As a result of Weston’s expertise with EarthVision®, LANL in NM has involved Weston in the interpretation and visualization of geology and contaminant distributions beneath several disposal areas since 2001. In 2008, Weston migrated LANL’s 250 cubic mile laboratory-wide geologic model from a series of 2D surfaces in Environmental Systems Research Institute’s (ESRI) ArcGIS mapping system to a 3D EarthVision® model. This move reduced the time and cost to complete updates, enhanced the model visualization and inspection process, and improved compatibility with LANL’s Finite Element Heat and Mass Transfer Code for groundwater modeling.
Weston has since updated the model several times as the subsurface monitoring network and understanding of the geology have continued to evolve. The model currently incorporates 28 volcaniclastic strata that are displaced by a network of seven faults that comprise the Pajarito fault zone. The model currently utilizes over 10 million data points consisting of mapped outcrops, interpreted contours, and lithologic borings from 550 locations (a third of which are between 500 and 3,000 feet deep). The model is used to produce maps and cross sections for an annual site wide monitoring report and for focused investigation reports for several sites within the laboratory. The model also supplies the information necessary for proper application of properties that affect contaminant mass calculations and transport models for these sites.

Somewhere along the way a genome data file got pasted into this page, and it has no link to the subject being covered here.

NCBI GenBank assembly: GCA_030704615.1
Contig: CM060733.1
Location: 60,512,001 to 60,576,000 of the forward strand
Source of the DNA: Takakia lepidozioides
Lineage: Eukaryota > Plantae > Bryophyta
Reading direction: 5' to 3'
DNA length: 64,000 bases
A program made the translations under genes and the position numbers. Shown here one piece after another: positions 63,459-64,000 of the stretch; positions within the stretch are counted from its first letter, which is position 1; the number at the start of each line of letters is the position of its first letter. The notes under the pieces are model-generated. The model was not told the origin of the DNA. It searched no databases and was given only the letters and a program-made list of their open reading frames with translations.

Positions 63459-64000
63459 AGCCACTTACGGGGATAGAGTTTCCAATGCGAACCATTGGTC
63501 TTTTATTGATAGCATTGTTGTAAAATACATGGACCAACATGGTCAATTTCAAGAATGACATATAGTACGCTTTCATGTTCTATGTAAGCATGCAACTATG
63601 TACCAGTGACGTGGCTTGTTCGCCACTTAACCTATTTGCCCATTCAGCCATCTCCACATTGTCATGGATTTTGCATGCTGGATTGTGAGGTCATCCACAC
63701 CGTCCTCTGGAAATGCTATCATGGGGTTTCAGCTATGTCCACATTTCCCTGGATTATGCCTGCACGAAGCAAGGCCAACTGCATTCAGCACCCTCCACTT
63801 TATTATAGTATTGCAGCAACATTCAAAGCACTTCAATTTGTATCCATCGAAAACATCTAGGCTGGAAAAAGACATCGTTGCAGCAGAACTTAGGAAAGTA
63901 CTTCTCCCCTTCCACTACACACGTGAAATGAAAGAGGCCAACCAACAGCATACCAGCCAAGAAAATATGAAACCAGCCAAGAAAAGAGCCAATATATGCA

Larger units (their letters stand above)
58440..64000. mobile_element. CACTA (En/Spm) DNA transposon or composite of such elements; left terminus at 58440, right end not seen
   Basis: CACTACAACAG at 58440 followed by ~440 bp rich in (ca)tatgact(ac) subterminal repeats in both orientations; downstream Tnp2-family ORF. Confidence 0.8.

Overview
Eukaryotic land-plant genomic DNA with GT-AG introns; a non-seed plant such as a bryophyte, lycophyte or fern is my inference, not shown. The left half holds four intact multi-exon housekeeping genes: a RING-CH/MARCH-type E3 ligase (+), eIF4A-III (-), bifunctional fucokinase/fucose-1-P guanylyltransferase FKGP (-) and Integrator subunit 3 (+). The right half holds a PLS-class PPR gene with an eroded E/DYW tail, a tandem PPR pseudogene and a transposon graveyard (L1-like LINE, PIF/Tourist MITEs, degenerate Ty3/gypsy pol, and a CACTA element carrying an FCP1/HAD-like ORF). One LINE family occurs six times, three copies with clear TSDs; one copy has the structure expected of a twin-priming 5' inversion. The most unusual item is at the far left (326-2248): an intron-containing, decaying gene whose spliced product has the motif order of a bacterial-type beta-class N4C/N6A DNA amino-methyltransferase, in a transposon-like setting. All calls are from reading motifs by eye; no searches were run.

The most recent model update in 2015 included a web viewer as a deliverable, in addition to the EarthVision®, ESRI, and GeoPDF file formats previously provided. The web viewer provides easier access to model content for a broader spectrum of scientists using a medium that is universally accessible, intuitive, lightweight, and maintenance-free for the end user.